# Introduction

Through math class, most middle school students are already familiar with coordinate grids and mapping x and y coordinates on a plane. To review some terms:

## Axes

- The basic coordinate grid a student learns has two axes,

- an x-axis which runs horizontally and
- a y-axis which runs vertically.

## Origin

- These two axes meet at a point called the origin where both the x and the y values are zero.
- On this basic coordinate grid, the origin is in the lower left corner of the grid and has the coordinates (0,0).

## Coordinate pair

- The first value in a coordinate pair is the x value and the second value in a coordinate pair is the y value.
- A simple way to remember which value comes first is to remember their order in the alphabet. The letter x comes before the letter y in the alphabet and the x coordinate comes before the y coordinate in a coordinate pair.

## Coordinate value changes

- On a basic coordinate grid,

- the value of the x coordinate increases left to right and is a measure of how many units a point is horizontally from the origin
- the value of the y coordinate increases bottom to top and is a measure of how many units a point is vertically from the origin

## Coordinate grid and JavaScript and the micro:bit

The 5 x 5 grid of LEDs on the micro:bit represent a coordinate grid with a horizontal x-axis and a vertical y-axis. It has an origin and you can refer to the position of the LEDs with coordinate pairs.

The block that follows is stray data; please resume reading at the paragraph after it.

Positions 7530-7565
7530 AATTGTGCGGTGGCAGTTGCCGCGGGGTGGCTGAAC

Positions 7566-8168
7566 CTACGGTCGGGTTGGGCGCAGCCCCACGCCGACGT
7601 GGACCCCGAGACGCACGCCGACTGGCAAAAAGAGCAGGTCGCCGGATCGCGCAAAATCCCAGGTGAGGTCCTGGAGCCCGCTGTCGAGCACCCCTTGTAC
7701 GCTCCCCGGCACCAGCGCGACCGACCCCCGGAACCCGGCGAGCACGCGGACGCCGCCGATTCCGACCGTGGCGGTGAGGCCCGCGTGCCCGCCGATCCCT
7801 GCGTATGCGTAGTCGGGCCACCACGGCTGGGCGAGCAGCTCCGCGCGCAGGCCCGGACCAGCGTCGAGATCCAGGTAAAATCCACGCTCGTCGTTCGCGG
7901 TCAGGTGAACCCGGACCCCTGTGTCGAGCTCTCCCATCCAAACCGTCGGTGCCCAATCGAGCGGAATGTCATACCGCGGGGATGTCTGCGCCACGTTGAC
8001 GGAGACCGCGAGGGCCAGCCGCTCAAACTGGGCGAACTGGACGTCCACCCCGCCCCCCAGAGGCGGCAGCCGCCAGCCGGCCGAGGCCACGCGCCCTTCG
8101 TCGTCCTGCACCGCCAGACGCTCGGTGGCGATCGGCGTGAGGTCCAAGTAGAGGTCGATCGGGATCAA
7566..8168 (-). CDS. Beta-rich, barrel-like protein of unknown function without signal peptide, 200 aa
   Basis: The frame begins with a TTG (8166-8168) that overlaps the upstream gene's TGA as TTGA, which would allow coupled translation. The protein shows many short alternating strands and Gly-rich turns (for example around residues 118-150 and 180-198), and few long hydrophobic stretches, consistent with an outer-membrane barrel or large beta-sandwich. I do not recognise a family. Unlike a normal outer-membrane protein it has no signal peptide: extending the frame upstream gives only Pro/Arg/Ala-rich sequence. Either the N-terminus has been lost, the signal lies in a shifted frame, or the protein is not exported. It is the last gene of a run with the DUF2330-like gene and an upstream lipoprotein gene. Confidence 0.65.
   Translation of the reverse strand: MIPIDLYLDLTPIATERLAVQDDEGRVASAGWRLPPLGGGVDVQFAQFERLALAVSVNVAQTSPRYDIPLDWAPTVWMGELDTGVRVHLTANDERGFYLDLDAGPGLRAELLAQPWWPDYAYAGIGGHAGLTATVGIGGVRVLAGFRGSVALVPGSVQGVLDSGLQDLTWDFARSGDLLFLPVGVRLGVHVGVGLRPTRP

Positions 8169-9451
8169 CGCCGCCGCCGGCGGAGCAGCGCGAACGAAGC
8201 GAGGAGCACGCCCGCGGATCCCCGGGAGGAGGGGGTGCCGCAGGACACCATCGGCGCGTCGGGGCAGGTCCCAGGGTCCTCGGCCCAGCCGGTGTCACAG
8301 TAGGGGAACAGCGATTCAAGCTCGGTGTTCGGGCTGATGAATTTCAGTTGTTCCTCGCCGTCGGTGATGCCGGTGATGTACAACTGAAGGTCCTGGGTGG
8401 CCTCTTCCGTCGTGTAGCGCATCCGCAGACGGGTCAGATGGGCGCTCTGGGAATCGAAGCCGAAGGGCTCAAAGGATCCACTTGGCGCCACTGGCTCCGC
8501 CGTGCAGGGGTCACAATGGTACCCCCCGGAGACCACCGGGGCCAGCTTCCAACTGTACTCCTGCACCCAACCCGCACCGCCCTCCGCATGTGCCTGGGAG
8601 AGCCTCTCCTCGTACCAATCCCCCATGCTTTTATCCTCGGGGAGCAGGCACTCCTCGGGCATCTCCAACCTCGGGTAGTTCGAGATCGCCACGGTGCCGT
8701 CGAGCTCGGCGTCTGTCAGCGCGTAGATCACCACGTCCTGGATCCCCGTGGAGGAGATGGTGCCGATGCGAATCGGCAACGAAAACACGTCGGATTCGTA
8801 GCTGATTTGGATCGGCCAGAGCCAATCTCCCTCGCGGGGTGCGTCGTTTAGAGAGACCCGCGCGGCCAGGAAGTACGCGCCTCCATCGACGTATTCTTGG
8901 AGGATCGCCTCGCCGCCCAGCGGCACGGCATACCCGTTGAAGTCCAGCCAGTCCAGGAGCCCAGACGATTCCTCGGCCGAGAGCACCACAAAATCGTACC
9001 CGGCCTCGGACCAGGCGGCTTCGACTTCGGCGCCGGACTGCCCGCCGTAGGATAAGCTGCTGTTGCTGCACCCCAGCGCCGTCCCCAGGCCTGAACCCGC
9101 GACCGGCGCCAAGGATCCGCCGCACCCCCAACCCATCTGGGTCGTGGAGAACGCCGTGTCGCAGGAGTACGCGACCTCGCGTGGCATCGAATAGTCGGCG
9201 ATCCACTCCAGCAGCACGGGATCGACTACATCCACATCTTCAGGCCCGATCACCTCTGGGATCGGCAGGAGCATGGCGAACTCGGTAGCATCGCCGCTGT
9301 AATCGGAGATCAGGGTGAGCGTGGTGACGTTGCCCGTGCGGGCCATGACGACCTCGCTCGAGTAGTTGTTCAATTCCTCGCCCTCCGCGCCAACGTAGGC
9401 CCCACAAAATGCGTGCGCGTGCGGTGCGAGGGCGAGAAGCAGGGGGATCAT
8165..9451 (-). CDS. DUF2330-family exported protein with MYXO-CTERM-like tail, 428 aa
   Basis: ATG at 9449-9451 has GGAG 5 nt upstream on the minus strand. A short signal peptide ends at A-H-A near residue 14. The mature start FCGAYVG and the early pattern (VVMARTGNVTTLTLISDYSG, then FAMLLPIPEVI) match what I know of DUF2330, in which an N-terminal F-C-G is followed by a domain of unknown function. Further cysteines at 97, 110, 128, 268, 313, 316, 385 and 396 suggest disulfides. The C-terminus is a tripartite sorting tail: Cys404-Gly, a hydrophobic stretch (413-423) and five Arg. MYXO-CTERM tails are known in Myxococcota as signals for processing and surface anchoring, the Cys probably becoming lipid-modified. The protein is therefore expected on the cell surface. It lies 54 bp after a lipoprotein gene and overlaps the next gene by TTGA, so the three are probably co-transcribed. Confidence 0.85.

It is important however that the students understand the two major differences between the micro:bit LED grid and the coordinate grid that they are used to using in math class:

- the origin (0,0) is in the top left corner.
- the values of the y coordinates range from 0 through four and increase from top to bottom.

Note:

- The values of the x coordinates range from 0 through four and increase from left to right just as they do in the coordinate grids used in math class.

## Sidebar material

(image credit: Wikipedia Commons)

René Descartes (1596-1650), was a French philosopher and mathematician who developed the coordinate system we use today. A story goes that while lying in bed, he noticed a fly on the ceiling. In wondering how he could describe the fly’s exact position on the ceiling, he decided to use a corner of the ceiling as a reference point and then describe the fly’s position as a measure of how far away from the reference point one would need to travel horizontally and then vertically to reach the fly. His coordinate system proved useful in many ways including creating an important link between the studies of algebra and geometry. Geometric shapes could now be described by points on a coordinate plane.